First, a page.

Monday, December 24, 2012

Oppa Santa Style

I wish all my followers and visitors a Merry Xmas! T@PT is taking a short break to enjoy the Holidays season but I shall be back in January. In the meantime, enjoy your Christmas and celebrate the arrival of the New Year dancing the 'Oppa Santa Style'!...

Click HERE
You might also like

Friday, December 21, 2012

The Winter solstice & Doomsday

In 2012, the earliest winter since 1896 arrives with the solstice at 6:12 a.m. on December 21 (EST). Here’s more about the first day of winter:

Photo via winter desktop wallpapers
There's an English proverb that says: A fair day in winter is the mother of a storm. Winter inspires both joy and woe. Some people can't wait for the cooler weather, snow, skiing and ice skating, curling up by a fire, and the holiday spirit. Other people dislike the frigid temperatures, blizzards, and wild weather. The word solstice comes from the Latin words for 'sun' and 'to stand still.' In the Northern Hemisphere, as summer advances to winter, the points on the horizon where the Sun rises and sets advance southward each day; the high point in the Sun’s daily path across the sky, which occurs at local noon, also moves southward each day. At the winter solstice, the Sun’s path has reached its southernmost position. The next day, the path will advance northward. However, a few days before and after the winter solstice, the change is so slight that the Sun’s path seems to stay the same, or stand still. The Sun is directly overhead at 'high-noon' on Winter Solstice at the latitude called the Tropic of Capricorn. In the Northern Hemisphere, the solstice days are the days with the fewest hours of sunlight during the whole year.
Source: The Old Farmer's Almanac (abridged and adapted)

What about the end of the world?
The Mayan calendar finishes one of its great cycles in December 2012, which has fueled countless theories about the end of the world on December 21, 2012 at 11:11(UTC). One theory suggests a galactic alignment which would create chaos on Earth because of the gravitational effect between the Sun and the Black hole called Sagittarius A, which is located at the center of our galaxy. Another theory involves a 'polar shift', which means a reversal of the north and south magnetic poles. Scientists believe that the Earth is overdue for a geomagnetic reversal. However, this can take up to 5,000 years to complete and does not start on any particular date. NASA scientists have thoroughly studied and analyzed the possibility of the Earth ending in 2012, and have concluded that 21st December 2012 will be nothing more than a normal December solstice. There is simply no scientific evidence to support any claims of an apocalypse on Earth on December 21, 2012. Yet, if you want to know more about this alleged end of the world, check out these best prophecies of doomsday prophecies in history!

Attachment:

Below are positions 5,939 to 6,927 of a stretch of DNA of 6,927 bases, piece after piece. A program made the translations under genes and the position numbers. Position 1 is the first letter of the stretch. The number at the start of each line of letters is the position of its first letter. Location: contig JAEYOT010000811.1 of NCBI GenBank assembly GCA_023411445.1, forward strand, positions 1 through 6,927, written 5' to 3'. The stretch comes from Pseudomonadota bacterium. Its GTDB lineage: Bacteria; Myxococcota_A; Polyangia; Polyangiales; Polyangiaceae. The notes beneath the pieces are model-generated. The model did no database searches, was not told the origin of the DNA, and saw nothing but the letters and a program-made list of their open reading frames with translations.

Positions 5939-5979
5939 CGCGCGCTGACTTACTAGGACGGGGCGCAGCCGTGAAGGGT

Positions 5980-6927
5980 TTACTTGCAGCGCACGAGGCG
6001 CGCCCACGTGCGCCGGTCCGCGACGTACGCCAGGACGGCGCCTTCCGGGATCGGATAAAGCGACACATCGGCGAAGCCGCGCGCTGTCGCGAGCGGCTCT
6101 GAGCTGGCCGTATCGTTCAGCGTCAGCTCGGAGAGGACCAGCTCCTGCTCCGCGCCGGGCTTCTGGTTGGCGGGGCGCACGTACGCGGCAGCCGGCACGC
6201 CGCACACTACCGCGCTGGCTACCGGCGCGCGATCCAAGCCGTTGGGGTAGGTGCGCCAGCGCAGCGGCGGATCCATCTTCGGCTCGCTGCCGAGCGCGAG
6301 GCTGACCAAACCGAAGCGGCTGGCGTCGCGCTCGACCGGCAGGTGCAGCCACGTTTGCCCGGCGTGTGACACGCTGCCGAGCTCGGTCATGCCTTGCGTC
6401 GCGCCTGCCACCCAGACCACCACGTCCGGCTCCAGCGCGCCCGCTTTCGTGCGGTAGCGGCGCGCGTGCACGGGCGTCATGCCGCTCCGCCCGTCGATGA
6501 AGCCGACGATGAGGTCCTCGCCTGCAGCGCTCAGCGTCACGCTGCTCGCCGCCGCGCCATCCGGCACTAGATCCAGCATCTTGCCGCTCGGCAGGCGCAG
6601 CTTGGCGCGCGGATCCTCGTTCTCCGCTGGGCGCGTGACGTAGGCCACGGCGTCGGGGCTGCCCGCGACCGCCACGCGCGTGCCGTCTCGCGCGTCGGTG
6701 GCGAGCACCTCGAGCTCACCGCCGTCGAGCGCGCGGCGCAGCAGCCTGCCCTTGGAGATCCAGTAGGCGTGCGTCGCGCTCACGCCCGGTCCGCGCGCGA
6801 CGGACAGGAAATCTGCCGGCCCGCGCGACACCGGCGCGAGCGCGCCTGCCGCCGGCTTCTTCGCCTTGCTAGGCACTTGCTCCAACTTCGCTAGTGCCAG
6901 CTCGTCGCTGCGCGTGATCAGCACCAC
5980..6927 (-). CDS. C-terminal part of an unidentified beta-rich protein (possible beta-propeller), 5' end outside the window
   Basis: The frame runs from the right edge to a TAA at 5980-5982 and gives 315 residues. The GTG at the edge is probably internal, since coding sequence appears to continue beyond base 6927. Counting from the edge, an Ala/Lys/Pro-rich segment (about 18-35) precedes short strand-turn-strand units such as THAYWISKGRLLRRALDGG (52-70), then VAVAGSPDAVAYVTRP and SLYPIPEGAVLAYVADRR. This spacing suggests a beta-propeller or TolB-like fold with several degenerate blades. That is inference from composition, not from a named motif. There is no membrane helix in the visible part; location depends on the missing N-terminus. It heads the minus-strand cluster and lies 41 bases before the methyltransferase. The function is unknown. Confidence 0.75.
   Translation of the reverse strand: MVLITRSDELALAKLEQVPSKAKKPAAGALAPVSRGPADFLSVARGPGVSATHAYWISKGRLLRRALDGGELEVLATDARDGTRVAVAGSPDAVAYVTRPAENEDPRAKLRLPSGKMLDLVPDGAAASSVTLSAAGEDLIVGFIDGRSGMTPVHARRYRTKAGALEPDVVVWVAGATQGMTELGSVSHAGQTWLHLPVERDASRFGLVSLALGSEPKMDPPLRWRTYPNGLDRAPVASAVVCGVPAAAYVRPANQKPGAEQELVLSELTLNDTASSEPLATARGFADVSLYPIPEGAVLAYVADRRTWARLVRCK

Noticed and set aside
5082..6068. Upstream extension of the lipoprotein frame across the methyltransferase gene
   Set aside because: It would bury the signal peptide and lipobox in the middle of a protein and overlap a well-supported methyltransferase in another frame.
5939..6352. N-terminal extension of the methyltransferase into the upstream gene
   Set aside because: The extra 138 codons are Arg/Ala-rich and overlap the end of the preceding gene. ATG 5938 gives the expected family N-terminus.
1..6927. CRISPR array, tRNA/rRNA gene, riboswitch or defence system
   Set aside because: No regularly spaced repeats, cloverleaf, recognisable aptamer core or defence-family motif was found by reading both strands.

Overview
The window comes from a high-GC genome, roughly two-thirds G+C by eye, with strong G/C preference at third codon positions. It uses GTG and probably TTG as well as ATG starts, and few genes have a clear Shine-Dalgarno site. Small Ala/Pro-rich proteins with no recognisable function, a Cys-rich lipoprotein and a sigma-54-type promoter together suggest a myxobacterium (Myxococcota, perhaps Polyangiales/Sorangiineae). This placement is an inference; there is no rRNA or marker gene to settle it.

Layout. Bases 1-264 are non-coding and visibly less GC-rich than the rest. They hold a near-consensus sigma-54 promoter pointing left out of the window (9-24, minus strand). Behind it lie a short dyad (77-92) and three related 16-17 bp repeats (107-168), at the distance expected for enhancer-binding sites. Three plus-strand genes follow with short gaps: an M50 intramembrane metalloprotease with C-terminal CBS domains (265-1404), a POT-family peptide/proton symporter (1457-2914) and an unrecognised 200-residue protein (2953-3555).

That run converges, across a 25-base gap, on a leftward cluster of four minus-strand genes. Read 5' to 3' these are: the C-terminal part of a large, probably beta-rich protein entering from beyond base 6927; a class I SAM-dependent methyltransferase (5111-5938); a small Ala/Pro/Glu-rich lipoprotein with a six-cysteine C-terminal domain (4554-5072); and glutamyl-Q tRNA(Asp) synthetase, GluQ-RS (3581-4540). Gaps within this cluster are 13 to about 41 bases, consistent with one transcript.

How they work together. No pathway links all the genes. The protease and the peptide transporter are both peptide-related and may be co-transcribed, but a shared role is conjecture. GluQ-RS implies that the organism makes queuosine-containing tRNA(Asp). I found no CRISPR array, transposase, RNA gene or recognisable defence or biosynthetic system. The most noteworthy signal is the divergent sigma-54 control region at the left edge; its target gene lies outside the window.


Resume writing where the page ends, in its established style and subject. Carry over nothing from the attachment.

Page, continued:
Source: (abridged and adapted)
You might also like

Thursday, December 20, 2012

UK Christmas Cooking Customs

Photo Elaine Lemm
Mince pies are the first sign of Christmas in the UK. These tiny tartlets, often served with mulled wine, start popping up everywhere, from workplace canteens and coffee corners to the local Starbucks. Shops advertise late opening hours and fashion shows accompanied by mince pies and mulled wine, Every pre-Christmas gathering, cocktail party and tea party will have a supply. Newspapers usually have features rating this year's supermarket and packaged variations. It's supposed to be good luck to eat a mince pie every day of December and most people don't turn them down when offered. So, by the time the holiday season is over, most people are well fed-up with mince pies. But whether they like deep or shallow mince pies, or simply can't stand them, most Brits know it's Christmas from their first mince pie of the season. 

Photo via Britain on View
Smoked salmon, served with buttered brown bread and a slice of lemon, or wrapped around some prawns, is a typical festive starter. Turkey long ago replaced goose as the most popular main course. But it is what the turkey comes to the table with that make it especially British. The accompaniments include: chipolatas (small sausages) wrapped in bacon; roasted root vegetables, especially roasted parsnips which are sweet and moist; brussels sprouts, often with chestnuts or bacon or both; bread sauce, a mixture of bread crumbs, milk, cream, onions and seasonings. 

Photo: RFB Photography
The traditional British Christmas pudding is a bit like a cannonball made of dried fruit,nuts, flour, eggs, suet or butter, spices and loads and loads of alcohol. It comes to the table sprigged with holly or winter cherries and flaming with brandy. Rich and heavy, a little bit of Christmas pudding goes a long way. A good Christmas pudding is started months before Christmas, steamed for several hours, then tightly wrapped and left to age. Whisky or brandy are used to plump up the dried fruit and are added to the cooked pudding from time to time. On the day, the pudding is once again steamed for a few hours. Then hot brandy is poured over it and set alight. Traditionally, a three-penny (thruppence) or six-penny (sixpence) coin, both long out of circulation, is baked in the pudding. Finding it is considered good luck. In some families, silver or porcelain charms are kept for this purpose.